Can Charity Work Improve Your Mental Wellbeing?
Charitable work implies altruism, which is a quality that’s highly appreciated in today’s society mostly because of how rare it is. Volunteering is an excellent way to get involved in a cause you’re passionate about, but did you know it can also provide amazing benefits for your emotional and mental wellbeing?
In today’s post, we’ll detail some of the most important mental benefits that come with charitable work. When you focus more on giving rather than consuming, your whole mindset shifts towards a positive way of thinking. Take a look at seven ways that working or volunteering with a charity can boost your mental health.
1. Reduces feelings of loneliness and isolation
Did you know that over a fifth of the UK population (roughly 9 million people) have admitted to feeling lonely?
Volunteering for a charity helps reduce your feelings of loneliness and isolation, regardless of their degree. When you contribute to something larger than yourself, you’ll bond with people that have the same altruistic aspect, and that healthy connection will give you a joyful sense of belonging.
2. Helps you put things in perspective and improves your gratitude
When you’re in tune with things going on around you, you’ll learn to be less focused on personal issues and more aware of things happening in the world. The feelings that come from contributing to a charitable cause will ignite passion and gratitude for doing the right thing.
Your moral principles will soon shift, your maturity and emotional stability will reach new heights, and you’ll perceive the small problems as small problems, without stressing too much over the little things.
3. Offers you a real purpose
Everybody longs for a real and clear purpose. When we become adults, our responsibilities shift towards more serious commitments (work, bills, family), which can put our mental wellbeing in trouble. But what about your personal growth? What direction are you heading?
Whenever people are asked, “What would you do if money didn’t exist?”, most of them don’t have an answer. That’s because they’re stuck in the smaller picture without having something that truly makes them feel alive. Charity can often give you a real purpose as every charitable pursuit will show you how needed you are in this world and how appreciated your help is.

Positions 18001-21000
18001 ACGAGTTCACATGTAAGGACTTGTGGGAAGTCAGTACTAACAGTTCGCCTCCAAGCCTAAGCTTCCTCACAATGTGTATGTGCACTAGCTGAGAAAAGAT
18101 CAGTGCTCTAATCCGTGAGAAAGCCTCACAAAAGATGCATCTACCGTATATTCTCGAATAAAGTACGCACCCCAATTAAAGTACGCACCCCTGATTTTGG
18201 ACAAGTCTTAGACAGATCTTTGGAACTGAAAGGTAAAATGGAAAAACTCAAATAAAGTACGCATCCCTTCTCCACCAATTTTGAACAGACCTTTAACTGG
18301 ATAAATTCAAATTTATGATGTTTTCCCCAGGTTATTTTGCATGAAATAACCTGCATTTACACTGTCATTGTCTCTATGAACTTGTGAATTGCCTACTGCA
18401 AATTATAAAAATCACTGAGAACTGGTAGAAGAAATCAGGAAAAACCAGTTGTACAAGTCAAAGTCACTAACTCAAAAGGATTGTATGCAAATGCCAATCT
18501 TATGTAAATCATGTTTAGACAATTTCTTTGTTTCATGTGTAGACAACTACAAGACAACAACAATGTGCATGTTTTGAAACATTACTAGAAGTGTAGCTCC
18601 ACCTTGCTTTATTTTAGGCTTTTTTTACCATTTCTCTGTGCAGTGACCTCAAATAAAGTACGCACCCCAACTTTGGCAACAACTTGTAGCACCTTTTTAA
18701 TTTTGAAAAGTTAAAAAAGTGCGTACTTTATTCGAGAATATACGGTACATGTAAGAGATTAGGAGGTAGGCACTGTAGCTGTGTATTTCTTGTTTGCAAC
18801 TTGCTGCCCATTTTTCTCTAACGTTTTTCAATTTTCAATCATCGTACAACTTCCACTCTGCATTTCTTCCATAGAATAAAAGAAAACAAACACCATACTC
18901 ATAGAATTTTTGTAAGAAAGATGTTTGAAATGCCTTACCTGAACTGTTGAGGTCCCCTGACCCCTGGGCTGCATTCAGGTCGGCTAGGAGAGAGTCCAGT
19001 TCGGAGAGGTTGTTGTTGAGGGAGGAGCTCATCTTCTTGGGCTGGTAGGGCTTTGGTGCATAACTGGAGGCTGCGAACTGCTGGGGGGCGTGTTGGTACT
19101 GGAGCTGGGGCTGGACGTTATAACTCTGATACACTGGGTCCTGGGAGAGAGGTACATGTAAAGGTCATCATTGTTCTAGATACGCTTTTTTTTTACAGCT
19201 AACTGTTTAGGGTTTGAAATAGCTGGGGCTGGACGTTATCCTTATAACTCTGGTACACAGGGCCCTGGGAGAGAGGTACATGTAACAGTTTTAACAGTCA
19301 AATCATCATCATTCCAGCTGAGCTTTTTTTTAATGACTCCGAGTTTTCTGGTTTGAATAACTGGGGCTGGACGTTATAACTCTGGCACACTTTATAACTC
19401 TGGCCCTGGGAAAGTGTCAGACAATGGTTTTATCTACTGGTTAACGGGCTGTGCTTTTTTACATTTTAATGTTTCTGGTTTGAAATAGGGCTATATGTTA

4. Socialising helps you shift your mindset and develop skills
Every type of work brings changes to your personality and mindset. Of course, your skills will consistently improve as you keep working and achieving new goals.
Charity implies hard work. Nothing good comes without someone putting in the effort, so the more you get involved the more chances you’ll have to develop your personal and professional skills.
We’re talking about important mental traits and skills like commitment, consistency, persistence, problem-solving skills, communication skills, interpersonal skills, body language skills, practical skills and much more. The more you volunteer the better person you’ll become.
5. Improves your self-esteem and self-confidence
How important do you think you are? That’s a serious question. We’re all unique in our own ways but very few of us can accept and embrace our uniqueness, regardless of how it looks to society.
If people haven’t valued your work and skills in the past, that doesn’t mean that you shouldn’t trust and give yourself all the chances to make it big in this life. Charity work comes with wonderful benefits: it improves your confidence in your skills and knowledge and it prepares you for future successes in your working life.
6. It fulfils your basic need of contribution
Did you know that humans have a basic need to contribute? Every time you do something that truly helps someone or that changes the world in a positive sense, you’ll get a boost of happiness. That’s because your dopamine is influenced by your altruistic behaviour, so the more you exhibit it the happier and fulfilled you’ll become.
7. Reduces the risk of Alzheimer’s
Over 850,000 people in the UK are currently facing a degenerative disease called Alzheimer’s that results in mental deterioration and loss of memory. There are all sorts of ways to reduce the risk of developing Alzheimer’s, and volunteering is surely one of them.
Several studies from the Journal of Gerontology suggest that charity work improves elasticity in the brain. That is mostly because volunteering imposes social connections and frequent communication. When you get together with amazing people, you’ll be able to exercise your brain with regular discussions, ideas and team problem-solving activities.
How has charitable work benefited your mental wellbeing? Leave a comment below and let us know what different benefits you have experienced. If you’re interested in volunteering in your community, have a look at our volunteer board to find out what options are available.